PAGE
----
Statistics have revealed that fewer than three per cent of children with additional support needs, who are also being supported by social work services, are having their needs met via a coordinated support plan (CPS). Jackie Baillie MSP has called on West Dunbartonshire and Argyll and Bute Councils to ensure that they buck this trend.
In 2018, there were 21,906 young people with additional support needs in Scotland, who are also being supported by social work services, but only 621 (2.8 per cent) had a coordinated support plan.
CPSs are statutory support plans and should be prepared for eligible pupils who need support due to complex factors affecting their education, have needs that are likely to last more than a year, and need significant additional support from other services such as social work. And since 2009, there has been an obligation on local authorities to assess whether children who are looked after should have a support plan – such children qualify as they are supported by both educational and social work services.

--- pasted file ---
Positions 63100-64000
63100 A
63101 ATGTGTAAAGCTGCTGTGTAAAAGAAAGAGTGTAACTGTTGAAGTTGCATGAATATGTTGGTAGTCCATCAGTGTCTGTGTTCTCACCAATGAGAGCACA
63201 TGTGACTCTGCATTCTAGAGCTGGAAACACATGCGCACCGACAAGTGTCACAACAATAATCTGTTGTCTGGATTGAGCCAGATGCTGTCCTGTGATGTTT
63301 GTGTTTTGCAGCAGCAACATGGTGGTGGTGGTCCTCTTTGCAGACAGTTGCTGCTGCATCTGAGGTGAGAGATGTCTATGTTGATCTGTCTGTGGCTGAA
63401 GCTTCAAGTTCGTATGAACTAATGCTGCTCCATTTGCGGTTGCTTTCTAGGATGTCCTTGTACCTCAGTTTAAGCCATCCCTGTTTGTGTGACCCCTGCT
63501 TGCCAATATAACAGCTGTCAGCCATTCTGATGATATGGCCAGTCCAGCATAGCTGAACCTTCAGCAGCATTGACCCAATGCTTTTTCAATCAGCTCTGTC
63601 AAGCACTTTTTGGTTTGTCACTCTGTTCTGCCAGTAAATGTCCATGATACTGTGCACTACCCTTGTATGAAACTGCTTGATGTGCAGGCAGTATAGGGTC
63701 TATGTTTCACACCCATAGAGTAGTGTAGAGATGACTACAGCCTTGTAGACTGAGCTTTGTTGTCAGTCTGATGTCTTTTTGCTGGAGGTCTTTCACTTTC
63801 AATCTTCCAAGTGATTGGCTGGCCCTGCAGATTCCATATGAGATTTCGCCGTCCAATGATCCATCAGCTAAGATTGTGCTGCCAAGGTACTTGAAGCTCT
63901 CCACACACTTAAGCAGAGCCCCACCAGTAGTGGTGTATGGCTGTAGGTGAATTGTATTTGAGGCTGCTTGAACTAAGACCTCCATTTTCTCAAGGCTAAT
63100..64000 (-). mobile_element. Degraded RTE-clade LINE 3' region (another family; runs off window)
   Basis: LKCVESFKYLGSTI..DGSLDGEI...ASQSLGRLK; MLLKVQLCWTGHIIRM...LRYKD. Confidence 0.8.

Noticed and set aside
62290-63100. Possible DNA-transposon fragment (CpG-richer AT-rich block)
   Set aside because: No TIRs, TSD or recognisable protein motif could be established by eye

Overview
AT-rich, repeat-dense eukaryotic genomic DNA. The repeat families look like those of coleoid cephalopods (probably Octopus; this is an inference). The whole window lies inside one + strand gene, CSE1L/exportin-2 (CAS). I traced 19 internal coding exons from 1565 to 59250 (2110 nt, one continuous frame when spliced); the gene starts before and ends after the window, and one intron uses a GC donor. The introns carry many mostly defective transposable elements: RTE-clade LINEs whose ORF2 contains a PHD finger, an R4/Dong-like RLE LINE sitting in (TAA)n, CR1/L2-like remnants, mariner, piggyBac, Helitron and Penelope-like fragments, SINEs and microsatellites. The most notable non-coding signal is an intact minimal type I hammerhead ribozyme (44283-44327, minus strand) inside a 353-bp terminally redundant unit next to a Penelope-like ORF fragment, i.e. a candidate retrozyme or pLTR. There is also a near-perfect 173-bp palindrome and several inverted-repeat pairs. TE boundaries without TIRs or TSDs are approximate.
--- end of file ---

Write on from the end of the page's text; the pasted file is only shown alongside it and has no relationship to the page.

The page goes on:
The figures reveal that 127 pupils with additional support needs in Argyll and Bute are also supported by social work services. And that 170 pupils with additional support needs in West Dunbartonshire are also supported by social work services.
“These Scotland-wide figures are incredibly worrying, and reveal that young people with additional support needs are being badly let down.
“Coordinated support plans are vital to families in ensuring their children receive the correct level and type of support. It is inconceivable that only 3% of qualifying children need a coordinated support plan.
“More than 300 children in Argyll and Bute and West Dunbartonshire with an additional support need are also supported by social work services. The figures don’t tell us how many of them have a coordinated support plan but I hope that both local authorities are bucking the national trend.
“But what this national picture tells us is that local government needs urgent investment to ensure that councils have the capacity to deliver services that meet the educational and support needs of every child.”